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IBM Makes Earth-Friendly Plastic from Plants

March 15, 2010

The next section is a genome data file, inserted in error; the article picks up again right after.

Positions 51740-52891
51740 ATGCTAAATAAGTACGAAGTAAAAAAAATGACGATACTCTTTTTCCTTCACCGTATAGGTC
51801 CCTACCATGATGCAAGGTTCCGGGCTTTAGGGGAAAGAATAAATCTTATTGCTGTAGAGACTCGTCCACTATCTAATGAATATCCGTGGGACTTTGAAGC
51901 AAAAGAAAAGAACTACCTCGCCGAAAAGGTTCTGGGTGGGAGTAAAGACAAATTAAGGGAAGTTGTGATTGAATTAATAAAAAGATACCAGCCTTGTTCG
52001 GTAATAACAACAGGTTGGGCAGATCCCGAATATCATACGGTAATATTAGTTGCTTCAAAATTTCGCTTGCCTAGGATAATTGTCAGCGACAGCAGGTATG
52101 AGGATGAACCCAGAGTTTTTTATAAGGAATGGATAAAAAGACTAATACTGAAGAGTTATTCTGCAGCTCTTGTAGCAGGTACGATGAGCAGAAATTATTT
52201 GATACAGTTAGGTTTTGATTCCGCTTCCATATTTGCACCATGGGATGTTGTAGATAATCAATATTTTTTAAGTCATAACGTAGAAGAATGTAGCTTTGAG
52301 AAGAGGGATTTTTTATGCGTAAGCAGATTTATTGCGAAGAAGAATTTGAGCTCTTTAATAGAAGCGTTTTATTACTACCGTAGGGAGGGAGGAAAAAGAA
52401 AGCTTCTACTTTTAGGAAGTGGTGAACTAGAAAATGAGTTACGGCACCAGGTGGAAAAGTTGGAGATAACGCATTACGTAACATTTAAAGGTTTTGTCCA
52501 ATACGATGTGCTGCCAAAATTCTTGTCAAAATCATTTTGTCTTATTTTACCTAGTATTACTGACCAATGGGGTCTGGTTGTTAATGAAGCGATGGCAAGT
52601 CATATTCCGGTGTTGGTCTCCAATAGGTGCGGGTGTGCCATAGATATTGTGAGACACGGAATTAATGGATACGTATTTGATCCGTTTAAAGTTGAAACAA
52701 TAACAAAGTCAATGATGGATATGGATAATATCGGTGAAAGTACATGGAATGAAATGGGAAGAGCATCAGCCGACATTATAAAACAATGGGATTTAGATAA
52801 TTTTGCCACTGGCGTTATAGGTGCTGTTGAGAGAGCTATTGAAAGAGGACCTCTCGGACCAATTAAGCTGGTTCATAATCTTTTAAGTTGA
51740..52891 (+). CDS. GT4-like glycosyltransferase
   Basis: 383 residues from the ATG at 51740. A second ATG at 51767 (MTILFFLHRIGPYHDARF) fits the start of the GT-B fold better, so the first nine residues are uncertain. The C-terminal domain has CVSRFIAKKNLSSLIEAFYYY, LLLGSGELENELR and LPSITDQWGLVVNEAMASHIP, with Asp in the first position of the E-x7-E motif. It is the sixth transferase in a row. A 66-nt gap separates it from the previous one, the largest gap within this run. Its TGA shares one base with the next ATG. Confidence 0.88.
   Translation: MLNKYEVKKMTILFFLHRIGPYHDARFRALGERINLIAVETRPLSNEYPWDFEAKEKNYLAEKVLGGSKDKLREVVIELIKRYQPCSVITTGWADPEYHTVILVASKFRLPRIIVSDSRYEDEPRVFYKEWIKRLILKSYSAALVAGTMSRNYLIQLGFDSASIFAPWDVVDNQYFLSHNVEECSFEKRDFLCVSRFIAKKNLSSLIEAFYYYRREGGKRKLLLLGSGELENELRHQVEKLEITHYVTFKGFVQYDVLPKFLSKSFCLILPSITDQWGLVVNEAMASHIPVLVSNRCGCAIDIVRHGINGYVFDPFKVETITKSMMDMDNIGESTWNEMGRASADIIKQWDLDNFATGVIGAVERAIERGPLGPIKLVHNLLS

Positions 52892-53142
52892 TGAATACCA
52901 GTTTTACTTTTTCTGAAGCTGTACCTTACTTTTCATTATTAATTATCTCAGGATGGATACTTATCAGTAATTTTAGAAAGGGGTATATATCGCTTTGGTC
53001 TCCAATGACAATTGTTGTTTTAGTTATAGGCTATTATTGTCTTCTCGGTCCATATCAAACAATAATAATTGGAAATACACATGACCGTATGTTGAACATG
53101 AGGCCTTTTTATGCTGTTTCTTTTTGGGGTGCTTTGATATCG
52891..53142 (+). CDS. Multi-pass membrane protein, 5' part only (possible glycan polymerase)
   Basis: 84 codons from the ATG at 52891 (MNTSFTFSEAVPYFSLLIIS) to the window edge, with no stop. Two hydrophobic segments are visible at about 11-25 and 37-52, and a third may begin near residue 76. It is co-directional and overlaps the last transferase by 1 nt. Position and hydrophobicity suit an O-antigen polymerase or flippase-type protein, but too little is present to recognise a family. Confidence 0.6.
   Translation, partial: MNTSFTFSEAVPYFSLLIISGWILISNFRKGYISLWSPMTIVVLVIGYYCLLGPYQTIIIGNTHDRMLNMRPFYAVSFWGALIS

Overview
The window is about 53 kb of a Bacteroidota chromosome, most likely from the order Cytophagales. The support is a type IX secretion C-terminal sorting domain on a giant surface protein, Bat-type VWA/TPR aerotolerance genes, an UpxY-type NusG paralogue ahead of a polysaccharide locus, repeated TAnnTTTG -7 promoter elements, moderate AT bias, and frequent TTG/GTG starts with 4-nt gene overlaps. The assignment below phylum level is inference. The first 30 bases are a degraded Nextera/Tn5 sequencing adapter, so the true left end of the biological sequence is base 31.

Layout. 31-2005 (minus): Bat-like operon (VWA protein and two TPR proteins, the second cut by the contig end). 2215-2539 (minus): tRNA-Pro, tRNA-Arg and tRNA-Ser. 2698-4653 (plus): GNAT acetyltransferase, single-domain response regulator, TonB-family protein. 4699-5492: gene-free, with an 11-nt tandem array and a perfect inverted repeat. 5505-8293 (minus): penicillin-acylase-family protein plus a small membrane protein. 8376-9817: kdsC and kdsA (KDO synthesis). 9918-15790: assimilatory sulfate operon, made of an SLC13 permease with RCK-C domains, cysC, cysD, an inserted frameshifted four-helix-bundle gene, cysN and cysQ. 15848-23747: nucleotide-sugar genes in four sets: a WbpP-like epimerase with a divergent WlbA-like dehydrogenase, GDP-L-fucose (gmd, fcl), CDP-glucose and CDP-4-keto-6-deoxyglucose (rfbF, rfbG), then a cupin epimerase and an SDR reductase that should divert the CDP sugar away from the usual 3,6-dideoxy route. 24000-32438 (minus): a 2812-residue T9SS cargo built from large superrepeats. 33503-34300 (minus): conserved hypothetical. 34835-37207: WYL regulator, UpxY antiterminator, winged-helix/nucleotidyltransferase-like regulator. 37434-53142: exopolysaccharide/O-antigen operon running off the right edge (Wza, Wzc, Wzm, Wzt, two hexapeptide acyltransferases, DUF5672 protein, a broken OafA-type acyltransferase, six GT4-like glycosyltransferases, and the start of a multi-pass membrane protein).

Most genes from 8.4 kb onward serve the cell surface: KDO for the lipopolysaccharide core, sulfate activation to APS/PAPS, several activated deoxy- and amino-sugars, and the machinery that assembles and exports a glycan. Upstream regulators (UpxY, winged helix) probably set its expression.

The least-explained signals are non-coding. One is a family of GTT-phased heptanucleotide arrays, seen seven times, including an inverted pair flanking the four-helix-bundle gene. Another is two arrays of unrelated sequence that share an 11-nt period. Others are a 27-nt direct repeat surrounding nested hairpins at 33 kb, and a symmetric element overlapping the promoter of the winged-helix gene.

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According to the Associated Foreign Press, IBM researchers have discovered a way to make Earth-friendly plastic from plants that could replace petroleum-based products that are tough on the environment. "This discovery and new approach using organic catalysts could lead to well-defined, biodegradable molecules made from renewable resources in an environmentally responsible way," IBM said in a release. The "green chemistry" breakthrough using "organic catalysts" results in plastics that could be repeatedly recycled, instead of only once as is the case with petroleum-based plastic made using metal oxide catalysts. Plant plastics could also be made "biocompatible" to improve the targeting of drugs in bodies, such as cancer medicines aimed at killing cancer cells but sparing healthy ones, according to IBM. IBM is working with scientists at King Abdulaziz City for Science and Technology in Saudi Arabia to put the discovery to work in the recycling of plastics used in food and beverage containers. Details of the work are in a paper published this week in the American Chemical Society journal Macromolecules.
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